Turkey’s hot-rolled coil imports are expected to decrease because of the anti-dumping investigation for HRC imports from China, India, Japan and Russia that started on October 31.

Turkish holders of the inward processing regime certificate are not subject to the duties on the condition that they export their end products. Most flat steel re-rollers used to use their certification for imports of HRC. But because demand has been weak at export markets and export tonnages have been very low, most companies cannot meet the targets to be eligible to get the certificates, market participants told Fastmarkets.

Three things that won’t change:

1. China’s bearish outlook on property market

Market participants expect the Chinese real estate market to continue weighing on steel demand in 2024, especially for rebar, amid continued concerns over property developers’ debt ratio and the eroding investment value of houses.

“The slow recovery of new house sales, sharp reduction in land transactions in the past two years, and high house inventory may continue to slow the start of new construction projects in 2024,” an industry analyst said.

Property developers’ investments into new projects totaled 9.59 trillion yuan ($1.35 trillion) in the first 10 months of 2023, down by 9.3% year on year, according to China’s National Bureau of Statistics.

Market participants do not expect property developers to increase their investment values in 2024.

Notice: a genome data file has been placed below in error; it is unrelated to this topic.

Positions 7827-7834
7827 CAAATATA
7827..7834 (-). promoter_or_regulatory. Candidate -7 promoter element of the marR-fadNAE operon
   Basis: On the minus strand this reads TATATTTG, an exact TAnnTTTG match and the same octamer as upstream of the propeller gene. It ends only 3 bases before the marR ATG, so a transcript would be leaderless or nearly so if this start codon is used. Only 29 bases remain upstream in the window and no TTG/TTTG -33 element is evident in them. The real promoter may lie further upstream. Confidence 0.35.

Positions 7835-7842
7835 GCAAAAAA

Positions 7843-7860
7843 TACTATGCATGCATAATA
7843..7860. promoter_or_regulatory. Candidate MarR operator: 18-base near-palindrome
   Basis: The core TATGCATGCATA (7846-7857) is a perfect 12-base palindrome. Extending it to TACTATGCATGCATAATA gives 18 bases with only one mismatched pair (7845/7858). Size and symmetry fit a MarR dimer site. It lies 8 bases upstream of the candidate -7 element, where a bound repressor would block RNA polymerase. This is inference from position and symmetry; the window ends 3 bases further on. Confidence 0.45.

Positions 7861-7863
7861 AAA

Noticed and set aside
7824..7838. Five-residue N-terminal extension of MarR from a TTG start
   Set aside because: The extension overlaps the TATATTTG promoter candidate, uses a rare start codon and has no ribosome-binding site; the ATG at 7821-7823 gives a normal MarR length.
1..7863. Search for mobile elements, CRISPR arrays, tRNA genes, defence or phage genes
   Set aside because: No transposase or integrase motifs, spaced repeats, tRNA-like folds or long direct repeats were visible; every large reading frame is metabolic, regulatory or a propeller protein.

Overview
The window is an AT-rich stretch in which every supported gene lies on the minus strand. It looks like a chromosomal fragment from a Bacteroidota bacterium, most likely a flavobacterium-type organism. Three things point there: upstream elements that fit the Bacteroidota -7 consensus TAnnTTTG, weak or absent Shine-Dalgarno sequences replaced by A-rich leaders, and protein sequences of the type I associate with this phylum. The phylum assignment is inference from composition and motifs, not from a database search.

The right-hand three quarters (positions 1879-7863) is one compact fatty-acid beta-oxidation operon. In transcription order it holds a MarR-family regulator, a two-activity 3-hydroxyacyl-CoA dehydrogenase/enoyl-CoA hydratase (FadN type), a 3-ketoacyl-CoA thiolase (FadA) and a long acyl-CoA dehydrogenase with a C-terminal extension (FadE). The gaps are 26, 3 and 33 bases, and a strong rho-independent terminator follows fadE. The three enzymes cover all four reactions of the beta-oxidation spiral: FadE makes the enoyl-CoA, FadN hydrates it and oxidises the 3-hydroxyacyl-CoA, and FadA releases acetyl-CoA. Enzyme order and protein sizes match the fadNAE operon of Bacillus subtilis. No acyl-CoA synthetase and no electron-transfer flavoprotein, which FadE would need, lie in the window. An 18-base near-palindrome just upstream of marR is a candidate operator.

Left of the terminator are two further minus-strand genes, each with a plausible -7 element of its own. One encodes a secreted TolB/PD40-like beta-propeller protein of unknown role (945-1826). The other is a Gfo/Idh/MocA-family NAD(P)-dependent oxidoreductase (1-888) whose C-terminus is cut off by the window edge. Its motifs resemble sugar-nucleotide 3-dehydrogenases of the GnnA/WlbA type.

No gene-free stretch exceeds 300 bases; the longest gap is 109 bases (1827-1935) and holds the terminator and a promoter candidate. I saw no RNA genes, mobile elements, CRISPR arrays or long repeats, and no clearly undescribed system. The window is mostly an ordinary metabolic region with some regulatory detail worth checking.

Steel mills that can produce both flat steel and long steel will restrict the production of long steel but raise that of flat steel, as some of them did in 2023, sources said.

Despite various cities in China having loosened their housing policies, it takes time for investors and house buyers to regain confidence in the property market, acquiring new land for construction and eventually boosting steel demand, market sources said.

2. Uncertainty around downstream demand for ferro-alloys

Concerns about uncertain downstream demand will likely continue to dominate ferro-alloys markets, even as steel producers face their own ongoing uncertainty around their input costs, against a challenging macroeconomic backdrop.

Market participants expect the economic downturn to persist at least into the first quarter of 2024, and likely beyond, with areas such as construction and the automotive continuing to face contraction.

Hand-to-mouth buying by steelmakers will continue to restrict opportunities for small and medium-sized ferro-alloys traders who have been left reliant on back-to-back business due to high trade finance costs amid high interest rates.

3. GCC likely to continue as a net importer of flat steel

Gulf Co-operation Council (GCC) countries will likely continue to be net importers of flat steel next year.

Although the group of countries is mostly likely to have excess steelmaking capacity by 2025 onwards, with huge investment already pumped into future green steel capacity, new capacities are unlikely to start production in 2024. This will leave them still relying mainly on its traditional sources: China, India, Japan, South Korea and Taiwan for the time being.